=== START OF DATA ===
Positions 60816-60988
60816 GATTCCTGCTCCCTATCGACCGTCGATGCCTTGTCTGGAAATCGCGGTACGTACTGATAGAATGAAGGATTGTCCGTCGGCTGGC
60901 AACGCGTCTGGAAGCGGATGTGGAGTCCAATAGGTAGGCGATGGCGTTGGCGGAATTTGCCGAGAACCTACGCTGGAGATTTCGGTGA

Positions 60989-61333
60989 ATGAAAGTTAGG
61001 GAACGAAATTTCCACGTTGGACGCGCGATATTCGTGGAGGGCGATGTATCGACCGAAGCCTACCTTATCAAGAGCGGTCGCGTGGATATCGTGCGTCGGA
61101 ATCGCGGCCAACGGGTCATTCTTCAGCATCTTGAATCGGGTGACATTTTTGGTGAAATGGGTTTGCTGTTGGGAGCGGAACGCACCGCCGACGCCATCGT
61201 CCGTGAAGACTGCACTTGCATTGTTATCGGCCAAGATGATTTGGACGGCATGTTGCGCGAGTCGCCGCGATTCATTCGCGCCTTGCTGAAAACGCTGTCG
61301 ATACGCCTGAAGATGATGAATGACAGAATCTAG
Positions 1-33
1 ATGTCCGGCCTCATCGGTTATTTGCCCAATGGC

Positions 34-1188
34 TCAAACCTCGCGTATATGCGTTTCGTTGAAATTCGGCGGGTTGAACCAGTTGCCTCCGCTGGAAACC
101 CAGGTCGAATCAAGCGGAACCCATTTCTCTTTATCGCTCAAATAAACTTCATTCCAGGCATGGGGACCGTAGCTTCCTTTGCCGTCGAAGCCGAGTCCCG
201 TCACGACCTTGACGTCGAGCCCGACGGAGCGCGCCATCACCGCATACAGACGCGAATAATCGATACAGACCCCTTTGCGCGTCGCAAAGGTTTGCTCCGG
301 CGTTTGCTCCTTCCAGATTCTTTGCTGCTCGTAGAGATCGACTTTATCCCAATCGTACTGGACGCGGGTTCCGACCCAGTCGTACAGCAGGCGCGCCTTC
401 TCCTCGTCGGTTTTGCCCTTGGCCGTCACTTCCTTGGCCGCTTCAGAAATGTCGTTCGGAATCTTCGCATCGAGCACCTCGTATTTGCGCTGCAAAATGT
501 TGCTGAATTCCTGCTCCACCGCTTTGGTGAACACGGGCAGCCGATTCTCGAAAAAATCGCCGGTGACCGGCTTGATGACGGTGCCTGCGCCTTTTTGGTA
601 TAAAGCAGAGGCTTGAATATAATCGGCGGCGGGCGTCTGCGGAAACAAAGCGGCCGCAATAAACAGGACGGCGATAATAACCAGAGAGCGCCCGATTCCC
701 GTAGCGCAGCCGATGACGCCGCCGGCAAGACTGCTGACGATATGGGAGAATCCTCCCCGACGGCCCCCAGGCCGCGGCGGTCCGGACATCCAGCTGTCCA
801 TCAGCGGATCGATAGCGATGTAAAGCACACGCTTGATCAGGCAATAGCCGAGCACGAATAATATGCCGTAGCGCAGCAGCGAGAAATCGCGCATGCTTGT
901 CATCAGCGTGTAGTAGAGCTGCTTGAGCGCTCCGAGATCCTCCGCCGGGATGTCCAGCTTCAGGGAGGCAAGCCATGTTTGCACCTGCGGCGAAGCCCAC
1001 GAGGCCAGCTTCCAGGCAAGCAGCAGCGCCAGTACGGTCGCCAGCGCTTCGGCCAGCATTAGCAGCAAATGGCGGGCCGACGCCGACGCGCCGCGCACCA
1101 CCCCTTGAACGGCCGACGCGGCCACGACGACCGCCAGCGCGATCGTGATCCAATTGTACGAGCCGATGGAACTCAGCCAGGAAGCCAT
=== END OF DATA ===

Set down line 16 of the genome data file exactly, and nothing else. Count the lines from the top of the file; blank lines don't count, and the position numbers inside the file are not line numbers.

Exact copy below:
301 CGTTTGCTCCTTCCAGATTCTTTGCTGCTCGTAGAGATCGACTTTATCCCAATCGTACTGGACGCGGGTTCCGACCCAGTCGTACAGCAGGCGCGCCTTC